Anti-War March on Washington

Police arrest 189 in first big protest against the Iraq war since January.

Sept. 15, 2007— -- Thousands of anti-war protesters holding black and yellow signs saying "End the War" filled the park in front of the White House today demanding an end to U.S. occupation of Iraq. Police said they arrested 189 people, one of them on a felony charge of carrying an incendiary device.

"USCP made 189 arrests at the US Capitol for individuals who crossed police lines and attempted to enter secure areas near the Capitol," said Capitol Police spokesperson Sgt. Kimberly Schneider. "Those arrested are currently being processed at US Capitol Police facilities. Two officers and two arrestees received minor injuries during the arrests."

Speakers at the rally included antiwar activist Cindy Sheehan and consumer advocate Ralph Nader. Nader encouraged people to visit their congressional representatives and express their thoughts about the war in Iraq.

Nader said "Every protest needs to focus on individual members of Congress" and that the biggest bargaining chip is withdrawal.

Demonstrators marched down all eight lanes of Pennsylvania Avenue to the Capitol where a mass "die-in" around the Peace Monument took place. Adam Kokesh with the Veterans for Peace said the die-in is to "Symbolize the American cost of this war." They were encircled by bolts of red cloth that Kokesh said symbolize the Iraq deaths.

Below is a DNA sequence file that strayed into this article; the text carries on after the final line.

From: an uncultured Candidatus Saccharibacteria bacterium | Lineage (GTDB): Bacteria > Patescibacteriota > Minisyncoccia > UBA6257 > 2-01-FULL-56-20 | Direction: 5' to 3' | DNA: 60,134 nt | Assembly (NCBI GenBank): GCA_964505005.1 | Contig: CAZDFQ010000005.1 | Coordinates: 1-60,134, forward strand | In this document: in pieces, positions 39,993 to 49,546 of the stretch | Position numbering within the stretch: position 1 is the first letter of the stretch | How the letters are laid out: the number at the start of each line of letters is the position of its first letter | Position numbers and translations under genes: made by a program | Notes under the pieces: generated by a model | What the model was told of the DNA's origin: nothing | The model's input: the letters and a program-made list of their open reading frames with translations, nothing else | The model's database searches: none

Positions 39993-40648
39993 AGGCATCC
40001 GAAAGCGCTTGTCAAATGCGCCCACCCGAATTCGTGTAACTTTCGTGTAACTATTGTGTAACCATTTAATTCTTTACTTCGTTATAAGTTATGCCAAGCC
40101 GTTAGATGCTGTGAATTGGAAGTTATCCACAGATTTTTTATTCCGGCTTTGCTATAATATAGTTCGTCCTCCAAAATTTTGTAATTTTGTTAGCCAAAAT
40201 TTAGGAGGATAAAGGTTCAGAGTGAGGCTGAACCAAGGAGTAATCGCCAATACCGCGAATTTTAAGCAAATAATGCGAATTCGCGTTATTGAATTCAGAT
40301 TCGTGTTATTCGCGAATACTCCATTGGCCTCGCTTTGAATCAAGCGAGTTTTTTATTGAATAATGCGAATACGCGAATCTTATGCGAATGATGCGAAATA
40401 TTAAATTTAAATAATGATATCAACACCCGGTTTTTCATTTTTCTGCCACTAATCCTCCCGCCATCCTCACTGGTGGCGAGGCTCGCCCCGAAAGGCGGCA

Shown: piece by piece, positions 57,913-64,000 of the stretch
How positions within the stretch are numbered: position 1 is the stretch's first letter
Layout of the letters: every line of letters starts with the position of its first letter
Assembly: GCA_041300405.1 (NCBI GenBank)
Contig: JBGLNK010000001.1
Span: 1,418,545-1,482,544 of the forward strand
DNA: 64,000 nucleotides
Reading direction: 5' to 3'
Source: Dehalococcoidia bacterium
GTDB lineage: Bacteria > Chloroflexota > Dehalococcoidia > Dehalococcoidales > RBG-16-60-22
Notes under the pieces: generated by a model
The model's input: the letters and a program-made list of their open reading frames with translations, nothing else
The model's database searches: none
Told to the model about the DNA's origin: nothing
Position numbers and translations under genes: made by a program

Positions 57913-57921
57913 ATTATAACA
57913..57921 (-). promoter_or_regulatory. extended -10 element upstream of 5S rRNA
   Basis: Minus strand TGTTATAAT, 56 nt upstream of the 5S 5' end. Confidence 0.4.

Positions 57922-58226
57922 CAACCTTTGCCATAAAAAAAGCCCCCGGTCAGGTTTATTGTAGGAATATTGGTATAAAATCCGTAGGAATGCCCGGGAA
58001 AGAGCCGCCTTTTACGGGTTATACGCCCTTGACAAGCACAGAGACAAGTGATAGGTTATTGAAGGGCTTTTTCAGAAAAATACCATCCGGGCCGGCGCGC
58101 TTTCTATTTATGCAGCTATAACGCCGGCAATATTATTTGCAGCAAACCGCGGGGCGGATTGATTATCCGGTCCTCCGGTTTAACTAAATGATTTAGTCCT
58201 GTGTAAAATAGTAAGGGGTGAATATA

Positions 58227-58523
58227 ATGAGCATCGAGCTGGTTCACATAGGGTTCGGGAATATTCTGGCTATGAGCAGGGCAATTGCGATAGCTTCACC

U.S. Capitol Police arrested the protesters after they jumped a waist-high barricade near the base of the Capitol. early 100 officers were standing guard -- some in riot gear. The protesters were arrested without a struggle.

Liam Madden, an Iraq War veteran, believes the funeral demonstration will make a strong impact on Congress. "There will not be business as usual unless they want to walk over the bodies," he said.

Brian Becker, national coordinator of the ANSWER coalition, said the protest was beyond expectations and he was happy to see a large number of Iraq war veterans and family members joining the event.

Since the war in Iraq began in 2003, anti-war protests have become a regular occurrence in Washington. This is the first major protest against the war in Washington since January.

Even though President Bush was at Camp David and not at home to hear the shouting, today's events still come at a tense time in the fractious debate over the U.S. mission in Iraq. Just this past week, we heard congressional testimony by Army Gen. David H. Petraeus, the top U.S. commander in Iraq, followed by President Bush's speech to the nation on Thursday.

The president ordered the first limited troop withdrawals since voters elected an antiwar Congress last year.

While Bush announced that he had approved Petraeus' plan to withdraw 5,700 troops from Iraq by the holidays and reduce the force from 20 combat brigades to 15 brigades by July 2008, many people here in Washington don't think that's good enough.

With additional reporting by Zachary Wolf